No Skills Left Behind

Ontario Liberal Plan To Help Newcomers Put Their Skills To Work

TORONTO, Sept. 10, 2011 /CNW/ - Today, only 24 per cent of highly educated new Canadian professionals living in Ontario have a job in the field they were trained in. The unemployment level among new Canadians is twice as high as the Ontario average.

Most new Canadian citizens trained in regulated professions need Canadian experience to be certified in Ontario. For example, an engineer needs 12 months of Canadian, on-the-job experience working with another certified engineer; an architect requires the same; a pharmacist requires up to six months.  The No Skills Left Behind Training Credit is our plan to help.

Training Credit: Businesses could qualify for a credit of up to $10,000 to offset training costs for up to one year. To get the credit they would need to include their claim when filing their taxes.

Why we need it: Tapping in to the talent of new Canadian professionals means a stronger workforce and a stronger economy. While there are other job training programs available such as Second Career, and Employment Ontario, some highly educated new Canadian professionals continue to fall through the cracks.

Who qualifies: New Canadian citizens (here five years or less) who are highly educated professionals in regulated fields such as architecture, accounting or engineering.

For how long: The one-time credit would be provided to employers who train skilled, new Canadian citizens for up to one year, so they can get the work experience they need to become certified in their field.

How many participants: We anticipate it will reach between 1,000 and 1,200 people every year. In Ontario, about 70,000 new immigrants become Canadian citizens every year.  Approximately one sixth are considered "skilled workers," and half of those belong to regulated professions. We anticipate an annual take up rate of 20 per cent of eligible workers.

What counts as training: We will work with employers to define training costs. Examples include mentoring, learning Ontario's building codes and engineering laws and navigating a municipal, provincial or federal approvals process.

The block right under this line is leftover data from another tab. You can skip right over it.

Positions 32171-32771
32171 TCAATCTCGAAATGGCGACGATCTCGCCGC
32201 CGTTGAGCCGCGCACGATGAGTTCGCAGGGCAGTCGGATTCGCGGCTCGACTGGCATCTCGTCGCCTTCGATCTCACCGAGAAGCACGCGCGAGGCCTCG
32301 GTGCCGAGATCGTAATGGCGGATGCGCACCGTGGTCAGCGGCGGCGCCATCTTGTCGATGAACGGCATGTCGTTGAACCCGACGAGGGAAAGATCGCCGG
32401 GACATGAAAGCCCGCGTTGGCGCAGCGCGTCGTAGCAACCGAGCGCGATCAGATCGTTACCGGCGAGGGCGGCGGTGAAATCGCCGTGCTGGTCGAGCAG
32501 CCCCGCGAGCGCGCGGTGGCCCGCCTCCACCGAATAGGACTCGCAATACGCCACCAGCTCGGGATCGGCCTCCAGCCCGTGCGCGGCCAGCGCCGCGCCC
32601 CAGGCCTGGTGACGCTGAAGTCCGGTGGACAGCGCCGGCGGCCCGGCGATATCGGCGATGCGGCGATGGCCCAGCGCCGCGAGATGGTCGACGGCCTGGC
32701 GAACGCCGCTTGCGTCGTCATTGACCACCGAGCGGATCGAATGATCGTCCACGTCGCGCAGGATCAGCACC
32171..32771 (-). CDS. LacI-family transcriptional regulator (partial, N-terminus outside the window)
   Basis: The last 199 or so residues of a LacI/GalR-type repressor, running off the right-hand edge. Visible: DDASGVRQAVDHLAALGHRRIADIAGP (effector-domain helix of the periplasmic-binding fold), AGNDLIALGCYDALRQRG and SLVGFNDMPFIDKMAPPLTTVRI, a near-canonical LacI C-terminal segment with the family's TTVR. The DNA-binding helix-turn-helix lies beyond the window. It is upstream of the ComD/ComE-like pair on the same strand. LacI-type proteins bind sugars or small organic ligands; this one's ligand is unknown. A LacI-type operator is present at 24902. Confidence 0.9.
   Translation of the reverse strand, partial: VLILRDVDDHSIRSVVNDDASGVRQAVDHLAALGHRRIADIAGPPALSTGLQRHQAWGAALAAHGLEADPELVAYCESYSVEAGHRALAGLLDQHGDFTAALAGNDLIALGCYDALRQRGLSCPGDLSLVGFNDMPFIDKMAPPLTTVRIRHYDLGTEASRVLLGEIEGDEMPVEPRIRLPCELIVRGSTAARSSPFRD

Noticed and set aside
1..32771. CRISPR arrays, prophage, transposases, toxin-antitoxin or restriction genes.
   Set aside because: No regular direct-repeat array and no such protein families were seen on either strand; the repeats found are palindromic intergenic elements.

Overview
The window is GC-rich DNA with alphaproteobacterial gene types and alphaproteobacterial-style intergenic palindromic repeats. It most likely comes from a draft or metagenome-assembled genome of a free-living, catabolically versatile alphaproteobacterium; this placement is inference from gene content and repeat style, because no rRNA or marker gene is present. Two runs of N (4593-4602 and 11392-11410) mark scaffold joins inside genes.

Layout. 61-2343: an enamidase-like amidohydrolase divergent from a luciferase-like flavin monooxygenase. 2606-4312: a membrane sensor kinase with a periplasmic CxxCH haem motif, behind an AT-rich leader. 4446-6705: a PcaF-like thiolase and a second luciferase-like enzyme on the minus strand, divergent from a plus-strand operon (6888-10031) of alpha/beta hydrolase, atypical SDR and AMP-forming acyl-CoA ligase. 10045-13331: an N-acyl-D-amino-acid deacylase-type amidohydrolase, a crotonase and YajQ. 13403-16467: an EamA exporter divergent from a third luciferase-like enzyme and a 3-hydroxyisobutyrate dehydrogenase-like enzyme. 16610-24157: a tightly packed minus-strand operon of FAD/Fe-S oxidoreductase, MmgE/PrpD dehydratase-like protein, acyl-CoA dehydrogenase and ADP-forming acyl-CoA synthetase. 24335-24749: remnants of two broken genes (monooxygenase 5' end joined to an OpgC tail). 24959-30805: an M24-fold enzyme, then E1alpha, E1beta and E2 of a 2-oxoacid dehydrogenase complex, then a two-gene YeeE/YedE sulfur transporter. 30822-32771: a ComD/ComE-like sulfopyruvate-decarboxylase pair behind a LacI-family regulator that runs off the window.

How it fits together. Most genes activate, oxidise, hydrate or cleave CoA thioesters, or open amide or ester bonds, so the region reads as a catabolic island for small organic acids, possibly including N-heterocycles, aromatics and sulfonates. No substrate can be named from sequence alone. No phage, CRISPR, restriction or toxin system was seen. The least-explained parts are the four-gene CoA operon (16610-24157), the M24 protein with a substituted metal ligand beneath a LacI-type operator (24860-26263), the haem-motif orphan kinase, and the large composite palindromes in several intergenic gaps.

Verifying claims: Revenue Canada would be responsible for crediting employers and verifying that claims stand up to their rigorous accountability standards.

What it will cost: The program would cost up to $12 million each year, based on the maximum $10,000 in training credit claimed by 1,200 companies.

The No Skills Left Behind Training Credit is consistent with what the Harper government has done to help new Canadian citizens settle and find a job:

  • In the June federal budget, they committed to helping skilled immigrants and Canadians with international training cover the costs associated with the foreign credential recognition process; and
  • Last fall, the Harper government launched a new federal internship program for newcomers to help them gain valuable Canadian work experience.  This program was modeled after two similar internship initiatives.

The Conference Board of Canada estimates that under-utilizing the skills of new immigrants costs our economy billions of dollars every year. After obtaining Canadian work experience, new Canadian professionals would be able to apply for Ontario certification and then seek employment on a level playing field with Ontario-trained professionals. Some new Canadian citizens will go on to start up businesses and create more jobs for Ontarians.

SOURCE Ontario Liberal Party

For further information:

Ontario Liberal Party Media Office:
416 961-3800 ext. 328

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